4 Tips for Finding the Right Mentor


I have had many mentors who have invested deeply in my life. The person I am is in great part because of others pouring into my life.

They have made me a better leader, better husband, father, friend and person.

One of my mentors was a godly businessman who agreed to meet with me periodically. He didn't even think he had anything to offer me, but as I observed his life and ways, I knew he did. He was 20-plus years older than I was, had been extremely successful, and his leadership skills were off the charts.

So, of course, I could learn from him. And I did.

One of the more frequent questions I receive is, how do I find this kind of mentor? Well, I think they are all around, but if you want to find a mentor, you'll have to be intentional.

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Here are a few things to consider:

1. Observe people. Who are people already in your life? Do you go to church with them? Do you see them in business or social circles? Are they in a civic club you attend? Do you work out at the same gym? Most likely you have potential mentors around you if you are consciously looking for them.

A word to my pastor friends. I do not believe every mentor in your life has to be another pastor. We can learn leadership—or life—principles from those in secular positions. Obviously, we should choose mentors who have high character and integrity, but some of the godliest people I know are in the business world—and I'm glad to learn from them.

2. Find someone with qualities you aspire to have. Think of an area where you feel you need to grow and look for people who seem to have excelled in those areas. In my experience, they will often share with you times of difficulty in getting to where they are today. You'll learn from their challenges.

I once recruited a mentor simply because he was one of the most humble people I had ever met. It was a quality I admired and wanted to emulate in my life. I knew I could become proud if I were not careful, and I had observed him to be both successful and humble. And that's what I told him in our initial lunch meeting. I wanted to hang out with him because I had observed him to be both, simple and honest.

3. Ask them to meet with you. I usually find a hesitation in people in making the first ask, but equally true has been how receptive people seem to be willing to meet with me when I do. This obviously needs to be reasonable. I probably shouldn't expect Andy Stanley to mentor me, but there are plenty of pastors—and those who are not pastors—who have much for me to learn if I will ask.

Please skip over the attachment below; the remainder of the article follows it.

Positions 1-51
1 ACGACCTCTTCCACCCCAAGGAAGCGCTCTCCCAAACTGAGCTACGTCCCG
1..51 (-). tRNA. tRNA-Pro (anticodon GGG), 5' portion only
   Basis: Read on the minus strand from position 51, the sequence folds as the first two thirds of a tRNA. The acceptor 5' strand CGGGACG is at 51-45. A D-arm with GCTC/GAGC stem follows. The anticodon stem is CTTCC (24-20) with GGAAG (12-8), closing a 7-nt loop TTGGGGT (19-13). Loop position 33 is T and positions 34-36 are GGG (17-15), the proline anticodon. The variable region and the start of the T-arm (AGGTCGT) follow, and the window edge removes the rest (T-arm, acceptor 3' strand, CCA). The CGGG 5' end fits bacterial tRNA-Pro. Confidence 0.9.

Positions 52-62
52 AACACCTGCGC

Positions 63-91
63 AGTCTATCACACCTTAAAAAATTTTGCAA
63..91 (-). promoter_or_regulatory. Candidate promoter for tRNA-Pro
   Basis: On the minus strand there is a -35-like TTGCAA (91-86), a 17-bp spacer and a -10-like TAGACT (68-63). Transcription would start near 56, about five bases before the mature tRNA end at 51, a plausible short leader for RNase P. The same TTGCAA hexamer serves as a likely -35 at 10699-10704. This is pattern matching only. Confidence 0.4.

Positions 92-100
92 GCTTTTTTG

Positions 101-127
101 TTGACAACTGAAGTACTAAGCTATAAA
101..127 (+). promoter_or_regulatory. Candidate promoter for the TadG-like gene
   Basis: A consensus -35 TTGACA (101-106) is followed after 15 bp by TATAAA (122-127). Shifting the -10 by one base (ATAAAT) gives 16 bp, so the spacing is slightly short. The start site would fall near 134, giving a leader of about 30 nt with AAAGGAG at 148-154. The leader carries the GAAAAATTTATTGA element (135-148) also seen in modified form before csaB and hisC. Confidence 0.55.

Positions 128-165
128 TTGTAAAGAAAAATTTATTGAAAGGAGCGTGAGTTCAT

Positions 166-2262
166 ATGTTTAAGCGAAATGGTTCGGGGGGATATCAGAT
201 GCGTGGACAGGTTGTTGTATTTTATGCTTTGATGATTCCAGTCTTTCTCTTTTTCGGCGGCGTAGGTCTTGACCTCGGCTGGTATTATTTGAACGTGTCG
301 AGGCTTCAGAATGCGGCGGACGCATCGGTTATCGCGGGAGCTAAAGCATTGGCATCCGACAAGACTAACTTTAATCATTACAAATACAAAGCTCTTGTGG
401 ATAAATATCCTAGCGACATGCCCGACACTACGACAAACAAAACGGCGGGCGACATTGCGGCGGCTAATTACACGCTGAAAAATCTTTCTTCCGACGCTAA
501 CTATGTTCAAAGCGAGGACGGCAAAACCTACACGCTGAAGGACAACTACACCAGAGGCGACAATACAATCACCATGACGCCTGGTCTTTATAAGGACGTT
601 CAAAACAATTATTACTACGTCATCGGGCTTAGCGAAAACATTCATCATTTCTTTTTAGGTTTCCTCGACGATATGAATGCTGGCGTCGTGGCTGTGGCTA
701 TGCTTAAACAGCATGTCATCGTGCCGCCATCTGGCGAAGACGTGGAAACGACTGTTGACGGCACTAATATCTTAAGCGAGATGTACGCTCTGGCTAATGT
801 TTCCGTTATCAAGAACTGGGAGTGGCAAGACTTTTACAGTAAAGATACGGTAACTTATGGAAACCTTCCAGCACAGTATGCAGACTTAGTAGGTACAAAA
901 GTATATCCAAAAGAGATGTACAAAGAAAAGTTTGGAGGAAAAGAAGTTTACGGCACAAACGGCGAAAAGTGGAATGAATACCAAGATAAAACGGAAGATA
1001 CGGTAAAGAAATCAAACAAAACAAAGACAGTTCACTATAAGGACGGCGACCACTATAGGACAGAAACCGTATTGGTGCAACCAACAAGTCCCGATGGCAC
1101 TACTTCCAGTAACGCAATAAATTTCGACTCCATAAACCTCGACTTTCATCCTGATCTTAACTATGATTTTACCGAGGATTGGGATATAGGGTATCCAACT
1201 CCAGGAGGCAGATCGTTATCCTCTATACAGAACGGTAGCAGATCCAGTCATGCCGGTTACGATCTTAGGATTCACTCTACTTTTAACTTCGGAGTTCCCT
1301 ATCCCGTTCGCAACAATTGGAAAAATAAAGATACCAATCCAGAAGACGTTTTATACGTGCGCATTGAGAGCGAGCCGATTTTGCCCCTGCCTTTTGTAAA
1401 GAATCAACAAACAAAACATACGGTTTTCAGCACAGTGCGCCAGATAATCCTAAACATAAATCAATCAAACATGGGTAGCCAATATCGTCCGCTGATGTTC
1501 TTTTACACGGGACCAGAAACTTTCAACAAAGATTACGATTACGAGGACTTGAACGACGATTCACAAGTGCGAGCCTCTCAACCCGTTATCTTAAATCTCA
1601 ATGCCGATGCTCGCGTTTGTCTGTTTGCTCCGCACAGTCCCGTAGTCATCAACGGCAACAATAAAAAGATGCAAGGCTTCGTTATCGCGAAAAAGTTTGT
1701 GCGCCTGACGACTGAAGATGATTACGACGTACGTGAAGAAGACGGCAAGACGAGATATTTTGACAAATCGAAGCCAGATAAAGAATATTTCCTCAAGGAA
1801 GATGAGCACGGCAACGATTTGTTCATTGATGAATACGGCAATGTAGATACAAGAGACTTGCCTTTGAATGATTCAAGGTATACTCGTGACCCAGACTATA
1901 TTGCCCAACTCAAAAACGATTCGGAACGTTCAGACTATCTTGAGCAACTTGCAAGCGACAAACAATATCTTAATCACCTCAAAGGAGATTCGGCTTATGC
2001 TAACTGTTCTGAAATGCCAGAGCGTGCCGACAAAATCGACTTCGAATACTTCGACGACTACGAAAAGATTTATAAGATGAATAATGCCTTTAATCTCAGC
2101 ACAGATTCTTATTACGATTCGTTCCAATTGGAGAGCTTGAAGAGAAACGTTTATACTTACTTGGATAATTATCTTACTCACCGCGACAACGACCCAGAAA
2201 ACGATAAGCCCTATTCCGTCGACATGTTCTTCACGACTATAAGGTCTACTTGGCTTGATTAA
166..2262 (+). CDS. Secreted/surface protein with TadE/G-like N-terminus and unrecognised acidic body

If it seems to go well on the "first date," ask them to meet with you periodically. It doesn't have to be often. It could be every quarter or every six months. You'll learn valuable life lessons from them each time you meet.

Know, in a general sense, what you want to learn from this person, but then each time you get together, come with questions. You do the work to prepare for meetings unless the person takes this initiative. Most mentors will not feel they know how to mentor you. And that's okay. You can take the pressure off of them simply by having good questions, which glean from their experience in whatever area you are trying to grow.

4. It's okay to move on when it's time. This doesn't have to be a lifetime arrangement. It could be. I have a few mentors who have been in my life for 25 years or more. I don't speak to them often, but they remain available to me and still periodically invest in my life.

I also have had some mentors who were there for a season of my life. When I began to enter the world of adult parenting, I had a mentor who walked through how things would be different. I have even been mentored through a change I was leading, and we only met one time.

I think we overcomplicate the subject when we put too many parameters around what a mentoring relationship looks like. It can be a fairly simple process. There is something you want to learn, find people who seem to have already learned it, meet with them and soak in their experiences, and then repeat often.

If you are serious about being mentored, simply allow people to speak into your life. You will have many mentors. And your life will be richer.

As a consultant and coach, for almost 20 years, Ron Edmondson has helped thousands of leaders and organizations get better. He served as CEO of Leadership Network and as a pastor. He has revitalized two churches and planted two churches and has a long history in business, government and nonprofit work.

For the original article, visit ronedmondson.com.

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